Saturday, 23 May 2020

Arthur Gunter born 23 May 1926

Arthur Neal Gunter (May 23, 1926 – March 16, 1976) was an American blues guitarist and musician. Brother of Al Gunter aka Little Al. He was best known for his song "Baby Let's Play House", which was later a hit single for Elvis Presley.

Gunter was born in Vesta, Oglethorpe County, Georgia.* His father was a preacher; he and his brothers, Jimmy and Junior, and cousin Julian, sang spirituals as the Gunter Brothers Quartet. He learned 
guitar from another brother, Larry, and absorbed blues old and new - Blind Boy Fuller and Arthur ‘Big Boy’ Crudup, Jimmy Reed and Blind Lemon Jefferson. 

He frequented the record store run by Ernie Young where he met pianist Louis Brooks, and played gigs with Brooks’ band, but most of the time he performed just with cousin Julian on drums. Ernie was to go on to start another business, forming the Excello label in 1952, as a subsidiary to the Gospel label, Nashboro. Arthur later sang with various Blues bands around Nashville. When he wrote a song called ‘Baby Let’s Play House’, Arthur took it to Ernie, and the record was released in November 1954.


It was picked up by Leonard Chess on one of his scouting trips as he rambled around the South in search of talent for his label back in Chicago. Chess’s national distribution network made the record a reasonably big hit and it became Excello’s biggest 
selling single to date, which not only became a local hit, but peaked at number 12 in the US Billboard R&B chart. That December, the Thunderbirds vocal group recorded their version, issued on DeLuxe, in Miami. Three months later, it was one side of Elvis Presley’s fourth Sun Records single and it became a world-wide smash hit. 

Arthur’s first royalty check was for $6,500, which would have bought him a fleet of Cadillacs. He commented, “Elvis got that number and made it famous, but I never got the chance to shake his hand.” Gunter would later say.  

Gunter wasn't even close to being the most groundbreaking bluesman on the block, but he was engaging enough in his way with his chunky rhythms and earnest singing. He never really strayed from the style of that hit, but it's easy enough to get why Elvis though enough of him to cut one of his songs. Gunter continued to record for Excello, but none of his succeeding 11 singles did as well, and Excello dropped him in 1961. His brother Little Al also made two singles for the company.

Gunter moved to Port Huron, Michigan, in 1966 and completely abandoned music. In 1973 he won $50, 000 in the Michigan State Lottery, and played as part of the Ann Arbor Blues Festival’s ‘Music Of Detroit’ afternoon. He died of pneumonia in 1976, aged 49, at his home in Port Huron, Michigan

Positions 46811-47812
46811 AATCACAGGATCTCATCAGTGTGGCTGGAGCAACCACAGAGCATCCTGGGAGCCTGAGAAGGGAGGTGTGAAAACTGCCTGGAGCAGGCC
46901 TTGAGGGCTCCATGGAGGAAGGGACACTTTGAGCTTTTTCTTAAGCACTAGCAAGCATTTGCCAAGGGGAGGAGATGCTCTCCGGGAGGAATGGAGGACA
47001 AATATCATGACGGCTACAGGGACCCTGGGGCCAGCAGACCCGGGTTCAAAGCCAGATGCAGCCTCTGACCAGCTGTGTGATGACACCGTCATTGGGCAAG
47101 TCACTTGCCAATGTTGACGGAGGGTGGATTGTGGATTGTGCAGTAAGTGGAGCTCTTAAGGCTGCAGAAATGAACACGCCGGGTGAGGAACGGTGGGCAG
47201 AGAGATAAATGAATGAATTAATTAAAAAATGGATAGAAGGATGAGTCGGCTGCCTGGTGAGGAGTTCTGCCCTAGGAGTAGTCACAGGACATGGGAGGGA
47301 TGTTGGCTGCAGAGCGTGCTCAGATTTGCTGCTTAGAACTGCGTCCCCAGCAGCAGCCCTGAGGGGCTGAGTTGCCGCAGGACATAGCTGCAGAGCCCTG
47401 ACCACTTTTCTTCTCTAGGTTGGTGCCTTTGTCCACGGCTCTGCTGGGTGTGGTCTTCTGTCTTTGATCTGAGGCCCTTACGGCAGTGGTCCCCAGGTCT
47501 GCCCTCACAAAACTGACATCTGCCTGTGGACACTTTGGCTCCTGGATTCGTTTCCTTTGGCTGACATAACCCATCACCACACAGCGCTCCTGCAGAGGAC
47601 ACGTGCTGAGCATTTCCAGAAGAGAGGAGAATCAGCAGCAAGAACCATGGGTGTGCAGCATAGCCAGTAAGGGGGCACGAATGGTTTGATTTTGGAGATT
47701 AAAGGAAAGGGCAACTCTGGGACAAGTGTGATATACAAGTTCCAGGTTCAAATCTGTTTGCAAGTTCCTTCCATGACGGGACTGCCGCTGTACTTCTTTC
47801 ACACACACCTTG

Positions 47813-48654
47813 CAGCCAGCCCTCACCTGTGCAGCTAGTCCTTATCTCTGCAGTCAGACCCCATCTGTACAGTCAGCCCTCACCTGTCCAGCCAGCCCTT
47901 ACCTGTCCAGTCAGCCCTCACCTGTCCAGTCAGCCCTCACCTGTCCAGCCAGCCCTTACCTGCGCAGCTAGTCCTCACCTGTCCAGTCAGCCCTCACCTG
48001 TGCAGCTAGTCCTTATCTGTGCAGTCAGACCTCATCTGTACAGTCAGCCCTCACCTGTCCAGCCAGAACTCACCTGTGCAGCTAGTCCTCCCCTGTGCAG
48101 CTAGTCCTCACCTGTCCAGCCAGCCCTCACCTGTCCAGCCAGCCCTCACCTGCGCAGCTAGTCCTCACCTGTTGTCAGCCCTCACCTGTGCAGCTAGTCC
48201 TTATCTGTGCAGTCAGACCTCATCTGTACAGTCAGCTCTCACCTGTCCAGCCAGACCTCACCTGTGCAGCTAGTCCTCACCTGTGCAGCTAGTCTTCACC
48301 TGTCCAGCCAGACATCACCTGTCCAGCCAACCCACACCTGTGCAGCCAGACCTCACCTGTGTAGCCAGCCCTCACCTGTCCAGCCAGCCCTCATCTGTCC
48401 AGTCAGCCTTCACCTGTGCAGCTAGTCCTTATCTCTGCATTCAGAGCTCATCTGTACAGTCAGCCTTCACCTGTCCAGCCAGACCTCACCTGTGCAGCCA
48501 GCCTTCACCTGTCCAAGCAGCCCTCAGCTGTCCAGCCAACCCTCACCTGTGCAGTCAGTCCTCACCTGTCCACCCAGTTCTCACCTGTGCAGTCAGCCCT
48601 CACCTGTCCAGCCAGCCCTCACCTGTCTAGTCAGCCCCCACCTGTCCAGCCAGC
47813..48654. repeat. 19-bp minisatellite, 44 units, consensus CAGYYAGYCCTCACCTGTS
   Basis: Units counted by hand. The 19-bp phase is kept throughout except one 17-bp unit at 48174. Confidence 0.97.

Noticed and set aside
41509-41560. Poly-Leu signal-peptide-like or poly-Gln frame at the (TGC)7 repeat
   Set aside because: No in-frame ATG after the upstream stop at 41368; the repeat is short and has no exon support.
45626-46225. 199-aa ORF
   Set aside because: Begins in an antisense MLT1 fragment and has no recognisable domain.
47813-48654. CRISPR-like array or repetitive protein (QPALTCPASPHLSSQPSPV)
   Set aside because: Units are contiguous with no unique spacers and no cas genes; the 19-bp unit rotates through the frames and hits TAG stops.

No album was issued on Excello until the 1971 "Black and Blues" (LP-8017). In 1995, Excello/AVI issued the CD "Baby Let's Play House" (CD-3011). In 2015 Japanese Oldays issued a limited edition 23 track CD "Baby Let's Play House". Also in late 2016, UK Jasmine issued an Arthur Gunter CD, also called "Baby Let's Play House", which is easily available.

(Edited from Wikipedia & The Encyclopedia of Popular Music
* other sources give birthplace as Nashville, Tennessee)

1 comment:

boppinbob said...

For “Arthur Gunter - Baby Let’s Play House
– The Complete Excello Singles 1954-1961” go here:

1. Baby Let's Play House
2. Blues After Hours
3. She's Mine All Mine
4. You Are Doing Me Wrong
5. Honey Babe
6. No Happy Home
7. Trouble with My Baby
8. Baby You Better Listen
9. Hear My Plea Baby
10. Love Has Got Me
11. Baby Can't You See
12. You're Always on My Mind
13. Ludella
14. We're Gonna Shake
15. Don't Leave Me Now
16. Crazy Me
17. No Naggin', No Draggin'
18. I Want Her Back
19. Little Blue Jeans Woman
20. Mind You Own Business Babe
21. My Hearts Always Lonesome
22. I'm Fallin', Love's Got Me
23. Who Will Ever Move Me from You
24. Workin' for My Baby

Arthur Gunter, a seemingly obscure blues singer will never be forgotten because he holds a unique place in American pop history. His first recording, 'Baby Let's Play House' in 1954 for Excello Records of Nashville became one of the first recordings by Elvis Presley. This is the first time both sides of his Excello singles have been collected together in chronological order and the quality of these sessions are all exciting and typical of the kind of blues popular in the south. Listen to the sounds of Arthur Gunter and wonder at the impression it must have had on the young Elvis Presley - stunning by all accounts. This collection is a must for blues and R&B fans. (Jasmine notes 2016)